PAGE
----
AFTER I PUBLISHED “A SOLDIER’S STORY,” A THREAD of extraordinarily interesting and useful comments by others has developed on topics ranging from whether the soldier I was speaking to was feeding me material that was part real and part rumor, all real, or entirely contrived.
My judgment is that this guy gave me a snap-shot of his view of things. That’s all. It’s always a mistake to generalize from a single anecdote, but at the same time, it is clear that the Pentagon is so wrapped up in information control that collective anecdotes often aggregate into the ‘real’ history of an event.
There are two points I would like to seek some further commentary from people if you know of anyone who would like to either publicly post commentary or send me a private email. The first has to do with a private airline transporting a soldier’s remains back to the U.S. The second has to do with the DNA probes used to try and find certain individuals in the rubble at Tora Bora.
First, I know that the military transports bodies, in coffins, to Dover, Delaware. That’s well-known. That is why I was surprised to hear (not from the soldier by the way) but from several people who were working on this airplane that there was a coffin on board with a soldier’s remains. In as respectful a way as possible, I confirmed that this was true with the captain who was walking the aisles and who talked with the stewards and stewardesses (and me) at the back of the plane for a few moments.
I didn’t dig into this. But there have been many who have written that it is just impossible for a United Airlines flight from Frankfurt to have a body of a soldier on board.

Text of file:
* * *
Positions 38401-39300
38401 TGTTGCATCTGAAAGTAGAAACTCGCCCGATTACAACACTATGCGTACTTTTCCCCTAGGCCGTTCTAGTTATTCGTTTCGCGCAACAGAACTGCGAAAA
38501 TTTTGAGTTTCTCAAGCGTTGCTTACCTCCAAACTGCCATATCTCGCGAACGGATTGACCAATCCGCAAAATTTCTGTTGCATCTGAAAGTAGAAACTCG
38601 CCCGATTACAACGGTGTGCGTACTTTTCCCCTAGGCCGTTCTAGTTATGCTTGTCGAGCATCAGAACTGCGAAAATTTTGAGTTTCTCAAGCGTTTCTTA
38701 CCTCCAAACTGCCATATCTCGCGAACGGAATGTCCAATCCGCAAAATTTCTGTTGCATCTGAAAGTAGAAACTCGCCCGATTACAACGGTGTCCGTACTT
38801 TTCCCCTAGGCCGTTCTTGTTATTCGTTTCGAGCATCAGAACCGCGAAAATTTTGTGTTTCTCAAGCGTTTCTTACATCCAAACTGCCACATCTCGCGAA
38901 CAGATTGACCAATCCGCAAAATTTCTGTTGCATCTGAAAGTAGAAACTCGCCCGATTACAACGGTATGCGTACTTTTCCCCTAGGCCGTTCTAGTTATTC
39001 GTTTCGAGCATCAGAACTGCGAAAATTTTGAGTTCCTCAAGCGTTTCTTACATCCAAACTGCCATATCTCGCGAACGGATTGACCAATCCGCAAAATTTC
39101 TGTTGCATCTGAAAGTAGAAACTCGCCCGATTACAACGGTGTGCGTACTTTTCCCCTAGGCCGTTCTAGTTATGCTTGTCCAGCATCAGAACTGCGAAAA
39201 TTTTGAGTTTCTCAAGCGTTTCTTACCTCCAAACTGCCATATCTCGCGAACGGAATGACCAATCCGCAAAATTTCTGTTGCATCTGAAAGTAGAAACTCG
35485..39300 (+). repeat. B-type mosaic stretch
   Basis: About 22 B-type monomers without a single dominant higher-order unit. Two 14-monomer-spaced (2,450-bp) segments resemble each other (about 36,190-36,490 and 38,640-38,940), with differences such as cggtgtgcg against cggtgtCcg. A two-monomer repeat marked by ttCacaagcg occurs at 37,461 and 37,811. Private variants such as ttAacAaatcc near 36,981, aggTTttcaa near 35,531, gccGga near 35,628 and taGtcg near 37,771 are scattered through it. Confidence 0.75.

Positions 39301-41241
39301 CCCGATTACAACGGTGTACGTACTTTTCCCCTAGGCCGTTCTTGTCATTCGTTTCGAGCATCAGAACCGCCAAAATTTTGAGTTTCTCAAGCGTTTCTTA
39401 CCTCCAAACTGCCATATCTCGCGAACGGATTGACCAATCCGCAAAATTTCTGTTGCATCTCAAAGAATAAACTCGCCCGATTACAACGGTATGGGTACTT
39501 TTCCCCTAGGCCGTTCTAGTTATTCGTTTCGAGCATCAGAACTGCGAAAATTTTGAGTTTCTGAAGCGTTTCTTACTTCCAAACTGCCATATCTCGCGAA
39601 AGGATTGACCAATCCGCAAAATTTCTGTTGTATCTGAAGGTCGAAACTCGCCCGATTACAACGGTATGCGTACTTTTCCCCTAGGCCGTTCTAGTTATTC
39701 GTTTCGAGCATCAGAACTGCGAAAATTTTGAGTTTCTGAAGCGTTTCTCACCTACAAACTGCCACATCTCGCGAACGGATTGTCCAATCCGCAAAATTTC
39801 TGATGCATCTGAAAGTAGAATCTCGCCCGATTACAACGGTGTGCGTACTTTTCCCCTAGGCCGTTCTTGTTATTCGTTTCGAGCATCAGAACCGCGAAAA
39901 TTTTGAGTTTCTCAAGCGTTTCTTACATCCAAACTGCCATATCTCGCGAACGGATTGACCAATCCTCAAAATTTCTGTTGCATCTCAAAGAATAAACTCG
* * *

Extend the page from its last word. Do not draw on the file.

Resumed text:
My question to all of you is: is it impossible? Are there cases, or not, where soldiers killed in Iraq or Afghanistan, or who have died because of sustained injuries, may be flown back commercially? I would really like to know whether or not collective awareness out there dismisses this possibility. If so, then there is an interesting story here — because there are at least several United Airlines employees quite convinced that there was a coffin and soldier on board being transported back.
I look forward to responses from people who may be in a position to know something beyond the conventional.
Secondly, some people have gone nearly apoplectic at the story the soldier shared about long probes being shoved through rock and dirt to take blood and tissue samples from some killed at Tora Bora. He described long pole like probes with a puncture prick at one end and a box reading device on top. Science fiction writers have even written to me saying that the notion of something like the soldier described was too incredible to believe.
I really have no doubt that the soldier I spoke to believed that these were in-the-field DNA readers and recorders. Whether they were or not is a different question.
Since then (thanks to a reader — badtux — of The Washington Note), I have stumbled across this firm, Nanosphere, which seems to be developing or marketing something exactly along the lines of what the soldier tried to describe but had a tough time articulating.
As the reader of my blog shared, it would be interesting to know whether such a probe as the one from Nanosphere was available after the bombing of Tora Bora. Would this device have been available as a prototype or secret device then?
It would be useful to hear from others who were in the aftermath of Tora Bora and may have been involved in body collection and processing, the search for bin Laden, or other intelligence-related activities to contact me regarding whether these probes are fictional, or real.
I will post some other questions related to “A Soldier’s Story” soon.
Remember to vote.
— Steve Clemons